We had an uneventful return trip to Tucson after a great visit to the Midwest. With temperatures still pushing 90F (32C) in Arizona, it was a thrill to experience some Fall colors and brisk temperatures in Illinois and Iowa. Of course, it won't be many weeks till the colors transform to bare trees, bleak skies and frigid temperatures for the next 5 months. One of my regrets is that we still didn't see any northern lights this trip. The one night there was a minor display in the northern tier of states, we had thick clouds and some rain. They are getting closer, so perhaps our December trip will have better chances of spotting them. Even while flying over south-central Iowa, I took the chance I might catch something with the camera far to the north, so took the 10 second exposure at left. The big dipper is visible over our wing, but look at the greenish glow to the right - I'm thinking I've caught a little aurora far to the north! There is a chance it is the over-the-horizon glow of Minneapolis, but the color is wrong. I think it is aurora, but still not a visual sighting... The cats were sure glad to see us - more so that other trips where they could care less. They were all over us for the couple hours we stayed up. We missed them terribly too, so the feeling is mutual!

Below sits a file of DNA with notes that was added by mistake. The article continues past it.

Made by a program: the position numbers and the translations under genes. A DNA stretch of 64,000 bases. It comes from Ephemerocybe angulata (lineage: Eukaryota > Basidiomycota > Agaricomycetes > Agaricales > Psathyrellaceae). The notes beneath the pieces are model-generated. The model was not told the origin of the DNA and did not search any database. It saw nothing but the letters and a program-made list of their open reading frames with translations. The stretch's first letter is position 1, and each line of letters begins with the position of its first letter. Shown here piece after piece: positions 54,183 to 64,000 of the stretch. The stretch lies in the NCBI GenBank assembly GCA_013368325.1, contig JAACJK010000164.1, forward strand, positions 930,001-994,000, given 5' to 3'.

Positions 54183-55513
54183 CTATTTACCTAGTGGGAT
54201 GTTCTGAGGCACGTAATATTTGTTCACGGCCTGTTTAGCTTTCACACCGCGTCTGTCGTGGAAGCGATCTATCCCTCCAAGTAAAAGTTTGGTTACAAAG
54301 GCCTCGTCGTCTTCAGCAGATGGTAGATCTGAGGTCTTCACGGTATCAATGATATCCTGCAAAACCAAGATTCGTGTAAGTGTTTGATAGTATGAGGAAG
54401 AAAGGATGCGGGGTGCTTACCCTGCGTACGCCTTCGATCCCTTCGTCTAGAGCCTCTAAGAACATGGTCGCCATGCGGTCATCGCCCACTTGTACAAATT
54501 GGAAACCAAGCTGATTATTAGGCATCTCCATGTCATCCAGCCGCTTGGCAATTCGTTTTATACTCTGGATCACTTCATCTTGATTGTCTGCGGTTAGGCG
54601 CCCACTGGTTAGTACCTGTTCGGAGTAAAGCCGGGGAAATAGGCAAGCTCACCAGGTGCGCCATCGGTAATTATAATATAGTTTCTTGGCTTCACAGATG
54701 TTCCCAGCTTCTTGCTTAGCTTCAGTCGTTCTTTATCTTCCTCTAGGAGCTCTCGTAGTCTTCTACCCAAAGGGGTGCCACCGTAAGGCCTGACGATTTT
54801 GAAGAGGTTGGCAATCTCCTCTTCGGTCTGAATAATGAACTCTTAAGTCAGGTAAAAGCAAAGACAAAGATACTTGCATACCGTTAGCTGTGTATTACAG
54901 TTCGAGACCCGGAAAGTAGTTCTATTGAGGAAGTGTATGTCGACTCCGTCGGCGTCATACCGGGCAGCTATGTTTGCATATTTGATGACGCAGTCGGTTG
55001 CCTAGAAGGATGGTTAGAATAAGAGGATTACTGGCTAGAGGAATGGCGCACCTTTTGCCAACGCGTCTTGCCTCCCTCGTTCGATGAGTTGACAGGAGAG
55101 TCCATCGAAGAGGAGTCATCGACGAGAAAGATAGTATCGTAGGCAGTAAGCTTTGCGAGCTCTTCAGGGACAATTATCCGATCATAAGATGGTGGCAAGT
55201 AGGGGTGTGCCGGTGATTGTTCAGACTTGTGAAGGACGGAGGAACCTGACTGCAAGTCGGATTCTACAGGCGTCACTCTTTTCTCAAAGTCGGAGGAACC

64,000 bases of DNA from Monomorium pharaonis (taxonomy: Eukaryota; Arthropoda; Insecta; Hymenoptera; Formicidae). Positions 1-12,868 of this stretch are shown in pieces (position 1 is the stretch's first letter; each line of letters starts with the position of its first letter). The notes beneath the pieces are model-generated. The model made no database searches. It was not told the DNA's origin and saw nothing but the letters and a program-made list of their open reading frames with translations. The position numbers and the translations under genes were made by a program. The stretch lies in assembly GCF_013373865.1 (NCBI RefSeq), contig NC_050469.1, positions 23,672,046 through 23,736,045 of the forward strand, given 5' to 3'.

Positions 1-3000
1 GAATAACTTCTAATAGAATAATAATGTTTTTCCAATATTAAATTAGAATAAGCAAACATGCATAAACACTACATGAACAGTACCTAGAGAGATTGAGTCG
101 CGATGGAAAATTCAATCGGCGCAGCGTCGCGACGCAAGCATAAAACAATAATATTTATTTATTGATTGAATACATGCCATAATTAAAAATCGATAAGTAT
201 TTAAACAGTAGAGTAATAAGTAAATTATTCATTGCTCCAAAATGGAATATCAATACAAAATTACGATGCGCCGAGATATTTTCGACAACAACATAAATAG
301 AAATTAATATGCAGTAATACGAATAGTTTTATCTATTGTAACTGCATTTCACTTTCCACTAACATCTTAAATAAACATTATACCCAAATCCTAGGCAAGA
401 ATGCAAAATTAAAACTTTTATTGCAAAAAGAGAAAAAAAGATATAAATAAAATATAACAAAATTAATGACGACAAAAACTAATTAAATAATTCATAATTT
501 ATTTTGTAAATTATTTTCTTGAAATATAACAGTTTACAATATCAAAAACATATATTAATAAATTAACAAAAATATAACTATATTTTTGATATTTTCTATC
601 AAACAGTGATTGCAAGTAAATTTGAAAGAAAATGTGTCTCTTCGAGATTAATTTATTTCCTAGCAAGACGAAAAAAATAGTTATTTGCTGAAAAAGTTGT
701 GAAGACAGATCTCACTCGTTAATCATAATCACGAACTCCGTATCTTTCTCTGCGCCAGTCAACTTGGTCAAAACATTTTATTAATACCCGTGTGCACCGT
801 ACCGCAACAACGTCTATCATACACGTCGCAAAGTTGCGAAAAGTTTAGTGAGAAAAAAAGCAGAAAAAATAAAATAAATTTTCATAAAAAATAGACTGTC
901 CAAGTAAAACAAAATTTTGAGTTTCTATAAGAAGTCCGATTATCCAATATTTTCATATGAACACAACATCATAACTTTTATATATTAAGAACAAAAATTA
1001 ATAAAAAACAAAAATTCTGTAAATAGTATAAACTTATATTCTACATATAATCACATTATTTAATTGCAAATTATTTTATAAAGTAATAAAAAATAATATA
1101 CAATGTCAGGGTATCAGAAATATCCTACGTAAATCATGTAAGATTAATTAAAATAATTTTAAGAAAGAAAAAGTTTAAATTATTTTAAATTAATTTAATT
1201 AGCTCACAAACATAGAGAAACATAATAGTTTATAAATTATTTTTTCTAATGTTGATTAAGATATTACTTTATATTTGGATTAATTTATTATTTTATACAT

The next morning I got an e-mail from our Russian friends who had visited us a couple weeks back. They also arrived safely home after spending a good 10 days after leaving us in Tucson. Sergey included the picture at left - the same cast of characters we had every blog post for a while, along with astronomy promoter John Dobson front and center! John just turned 97(!), and is hobbled somewhat by the lasting effects of a stroke a few years back, but it is good to see him, if only in a photograph. Besides being the originator of the Grand Canyon Star Party back in the late 70s (which I restarted in the 90s), he visited our friends in Krasnoyarsk on 2 occasions in the last decade, so they were glad to visit him in California.
And look what Sergey and crew got to fly through in their marathon flight over the Arctic - Northern Lights! He provided the picture at right which is a 30 second exposure out his plane window. The constellation of Orion is visible at left over the wing, so they were still short of the pole while headed north. No question about his auroral detection!
He thanked us and everyone who had a hand in providing support for their unforgettable experience in Arizona. He says: "Maybe in months or even years kids will fully realize what they experienced for these 3 weeks that flew by so fast. I do realize it myself - impressions I got would be enough for many years to share with future generations of (Astronomy) Club students". It was a pleasure to help host them, and both Melinda and I hope we can do it again!